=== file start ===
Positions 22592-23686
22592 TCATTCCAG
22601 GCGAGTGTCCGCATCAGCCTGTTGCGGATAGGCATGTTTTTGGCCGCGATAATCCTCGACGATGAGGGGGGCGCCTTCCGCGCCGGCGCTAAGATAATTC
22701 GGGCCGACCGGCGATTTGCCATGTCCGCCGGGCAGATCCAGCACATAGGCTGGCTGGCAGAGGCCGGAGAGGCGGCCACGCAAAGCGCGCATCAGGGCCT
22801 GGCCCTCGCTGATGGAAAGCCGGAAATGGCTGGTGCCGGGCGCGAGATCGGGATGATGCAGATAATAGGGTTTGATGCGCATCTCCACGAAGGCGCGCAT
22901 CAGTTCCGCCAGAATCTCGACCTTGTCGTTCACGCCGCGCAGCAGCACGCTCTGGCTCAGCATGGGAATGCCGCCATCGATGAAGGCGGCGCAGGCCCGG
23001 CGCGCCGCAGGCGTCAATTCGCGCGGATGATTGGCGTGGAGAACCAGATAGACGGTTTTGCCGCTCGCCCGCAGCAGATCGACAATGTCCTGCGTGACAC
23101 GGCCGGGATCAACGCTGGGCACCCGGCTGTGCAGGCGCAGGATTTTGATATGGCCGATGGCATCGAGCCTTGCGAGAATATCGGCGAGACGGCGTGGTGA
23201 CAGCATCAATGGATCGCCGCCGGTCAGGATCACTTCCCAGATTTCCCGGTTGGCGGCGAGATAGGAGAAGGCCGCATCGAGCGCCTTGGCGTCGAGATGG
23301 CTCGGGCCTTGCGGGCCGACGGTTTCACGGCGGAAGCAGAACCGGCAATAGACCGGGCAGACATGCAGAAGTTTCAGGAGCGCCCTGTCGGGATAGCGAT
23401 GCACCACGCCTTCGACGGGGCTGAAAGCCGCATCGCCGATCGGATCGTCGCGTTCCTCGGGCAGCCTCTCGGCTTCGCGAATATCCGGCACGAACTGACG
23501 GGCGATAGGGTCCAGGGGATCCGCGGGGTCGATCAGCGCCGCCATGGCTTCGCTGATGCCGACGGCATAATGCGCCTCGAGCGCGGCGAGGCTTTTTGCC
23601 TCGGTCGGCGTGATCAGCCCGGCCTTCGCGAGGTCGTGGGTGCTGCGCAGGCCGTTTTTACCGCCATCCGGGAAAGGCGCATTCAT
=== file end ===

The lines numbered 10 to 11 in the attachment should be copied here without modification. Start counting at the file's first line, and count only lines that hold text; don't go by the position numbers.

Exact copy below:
23301 CTCGGGCCTTGCGGGCCGACGGTTTCACGGCGGAAGCAGAACCGGCAATAGACCGGGCAGACATGCAGAAGTTTCAGGAGCGCCCTGTCGGGATAGCGAT
23401 GCACCACGCCTTCGACGGGGCTGAAAGCCGCATCGCCGATCGGATCGTCGCGTTCCTCGGGCAGCCTCTCGGCTTCGCGAATATCCGGCACGAACTGACG